is for castles and country houses. When I was at school we went on a trip to Helmsley Castle and Rievaulx Abbey in North Yorkshire. I’ve never forgotten that day. The sun shone. I had a brand new camera – a present for my tenth birthday – which I used to take endless photos of the buildings and the nearby villages. I remember all the laughter and chattering of my classmates, the packed lunches, the seemingly endless coach ride, the bossy teachers, the muttering and groaning as we had to take our pencils and paper out and make notes about our visit. But the other thing I remember is the sense of awe. I remember laying my hand upon the ruins of Helmsley Castle and feeling the cool stone beneath my palm and imagining the people who had stood on that very spot centuries before me. I remember staring in amazement at the remains of the abbey and thinking about the monks, wandering those grounds, deep in contemplation, and I remember wondering what they would make of the crowds of school children running amok on the site now, playing tag and doing their best to hide from their teachers.
Old buildings have always fascinated me. I love the brooding, mystical ruins of Whitby Abbey, standing high and proud on the cliff top; the beauty of Fountains Abbey; the inspiring, legendary remains of Glastonbury Abbey; the wonderful Knaresborough Castle, the mighty walls of Richmond Castle, and Scarborough Castle which dominates the town’s skyline. But I also love the country houses. Chatsworth is amazing and I always look forward to a visit there. Nearby is the extraordinary Hardwick House, home of the formidable Bess of Hardwick. Then there’s Castle Howard, Burton Agnes Hall and Burton Constable Hall – and they’re just some of the ones within a reasonably short drive from my home. The British countryside is adorned with jewels like these, and of course I had to feature some of them in my Kearton Bay books – although some have been renamed and disguised!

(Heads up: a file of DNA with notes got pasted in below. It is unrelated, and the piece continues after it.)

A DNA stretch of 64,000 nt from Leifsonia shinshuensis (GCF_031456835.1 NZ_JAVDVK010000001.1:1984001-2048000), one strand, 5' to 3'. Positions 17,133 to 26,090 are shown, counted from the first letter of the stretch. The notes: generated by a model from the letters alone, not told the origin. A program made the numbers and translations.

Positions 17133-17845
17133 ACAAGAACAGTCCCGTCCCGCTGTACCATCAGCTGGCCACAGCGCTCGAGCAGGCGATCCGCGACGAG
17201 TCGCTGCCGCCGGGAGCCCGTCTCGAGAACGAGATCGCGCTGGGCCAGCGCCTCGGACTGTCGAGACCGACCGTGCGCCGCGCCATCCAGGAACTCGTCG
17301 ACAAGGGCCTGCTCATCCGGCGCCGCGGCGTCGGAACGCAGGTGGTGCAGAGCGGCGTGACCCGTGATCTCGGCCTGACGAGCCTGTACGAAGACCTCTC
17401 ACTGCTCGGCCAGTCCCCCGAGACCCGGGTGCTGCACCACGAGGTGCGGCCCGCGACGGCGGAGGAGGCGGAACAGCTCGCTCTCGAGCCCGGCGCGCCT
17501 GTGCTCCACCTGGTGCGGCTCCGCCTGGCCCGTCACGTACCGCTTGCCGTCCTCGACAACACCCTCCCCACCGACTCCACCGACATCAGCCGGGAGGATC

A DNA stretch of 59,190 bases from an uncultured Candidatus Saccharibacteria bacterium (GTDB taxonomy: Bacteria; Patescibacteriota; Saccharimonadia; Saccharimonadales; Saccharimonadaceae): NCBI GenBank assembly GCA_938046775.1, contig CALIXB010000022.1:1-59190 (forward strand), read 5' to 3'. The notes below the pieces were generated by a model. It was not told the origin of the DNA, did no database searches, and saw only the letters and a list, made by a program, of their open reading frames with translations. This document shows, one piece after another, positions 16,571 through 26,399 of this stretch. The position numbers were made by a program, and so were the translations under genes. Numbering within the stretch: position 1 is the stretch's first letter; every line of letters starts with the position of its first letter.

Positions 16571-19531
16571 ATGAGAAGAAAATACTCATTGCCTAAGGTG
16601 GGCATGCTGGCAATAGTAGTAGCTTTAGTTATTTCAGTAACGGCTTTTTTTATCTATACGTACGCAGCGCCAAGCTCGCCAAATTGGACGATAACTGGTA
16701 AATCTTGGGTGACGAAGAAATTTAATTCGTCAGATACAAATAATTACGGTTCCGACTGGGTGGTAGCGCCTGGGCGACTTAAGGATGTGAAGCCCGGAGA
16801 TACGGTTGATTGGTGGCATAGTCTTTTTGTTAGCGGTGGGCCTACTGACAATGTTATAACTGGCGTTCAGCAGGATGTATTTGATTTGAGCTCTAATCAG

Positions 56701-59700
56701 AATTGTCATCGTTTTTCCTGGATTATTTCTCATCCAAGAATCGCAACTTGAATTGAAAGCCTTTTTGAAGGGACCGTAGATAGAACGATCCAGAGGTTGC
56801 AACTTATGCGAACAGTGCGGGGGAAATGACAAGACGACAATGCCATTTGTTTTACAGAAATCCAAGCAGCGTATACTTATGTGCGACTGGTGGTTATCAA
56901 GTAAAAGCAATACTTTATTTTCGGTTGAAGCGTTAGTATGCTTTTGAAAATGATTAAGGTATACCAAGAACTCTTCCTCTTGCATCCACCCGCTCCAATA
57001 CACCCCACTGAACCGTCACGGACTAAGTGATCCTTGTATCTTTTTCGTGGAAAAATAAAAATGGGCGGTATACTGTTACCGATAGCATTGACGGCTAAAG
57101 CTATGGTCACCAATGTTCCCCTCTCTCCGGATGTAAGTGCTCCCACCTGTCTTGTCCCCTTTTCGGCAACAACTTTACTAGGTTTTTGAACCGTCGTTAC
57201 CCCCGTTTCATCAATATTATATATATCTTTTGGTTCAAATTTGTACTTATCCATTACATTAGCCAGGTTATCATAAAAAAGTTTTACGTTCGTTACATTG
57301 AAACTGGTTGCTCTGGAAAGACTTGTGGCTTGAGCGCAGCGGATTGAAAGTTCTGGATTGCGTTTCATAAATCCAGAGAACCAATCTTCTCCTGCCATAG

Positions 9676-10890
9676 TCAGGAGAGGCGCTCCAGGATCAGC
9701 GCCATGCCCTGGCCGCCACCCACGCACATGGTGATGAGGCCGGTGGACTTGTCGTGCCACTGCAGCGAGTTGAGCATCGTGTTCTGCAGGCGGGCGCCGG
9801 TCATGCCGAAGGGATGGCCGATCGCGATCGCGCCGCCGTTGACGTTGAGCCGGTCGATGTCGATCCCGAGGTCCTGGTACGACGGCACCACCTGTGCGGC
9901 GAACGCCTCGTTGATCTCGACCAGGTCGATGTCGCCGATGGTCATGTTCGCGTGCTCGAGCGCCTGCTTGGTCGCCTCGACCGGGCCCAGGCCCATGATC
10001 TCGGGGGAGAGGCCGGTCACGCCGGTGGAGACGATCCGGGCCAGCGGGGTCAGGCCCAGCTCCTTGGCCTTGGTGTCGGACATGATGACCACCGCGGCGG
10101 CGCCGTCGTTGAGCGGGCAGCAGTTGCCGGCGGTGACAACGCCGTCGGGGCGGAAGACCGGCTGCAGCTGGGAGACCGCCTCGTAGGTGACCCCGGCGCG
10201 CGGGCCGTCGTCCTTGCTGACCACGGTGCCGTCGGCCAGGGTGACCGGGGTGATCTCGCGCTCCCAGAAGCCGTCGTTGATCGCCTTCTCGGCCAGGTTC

Whitby Abbey remains just as it is, standing atop the cliff overlooking this beautiful coastal town, reached by a flight of one hundred and ninety-nine steps. Kearton Bay is set just a few miles south of Whitby, so, of course, my characters visit the town and mention the abbey. Helmsley Castle is also featured, but its name has been changed to Helmston Castle. Helmsley is a lot further away from the real life Robin Hood’s Bay than Helmston is to my fictional Kearton Bay, but in other respects it’s very similar. I couldn’t leave out the castle which played such an important part in forming my interest in and fondness for these beautiful old buildings.
Kearton Hall is a big old Elizabethan house, owned by the Boden-Kean family. In reality, it was modelled on a mixture of various country houses that I’ve visited. There are elements of Chatsworth and Hardwick in there, and also Burton Constable Hall which is much closer to my home, and is more on the scale of Kearton Hall in my mind. The occupants and future of Kearton Hall will play a much bigger role as the series goes on and I’m very much looking forward to writing about the beautiful house that I can see so clearly in my mind’s eye.
There are so many wonderful old buildings in this country. I’m hoping to discover a lot more of them in the coming years. Something else to add to my to-do list!
Have a great day xx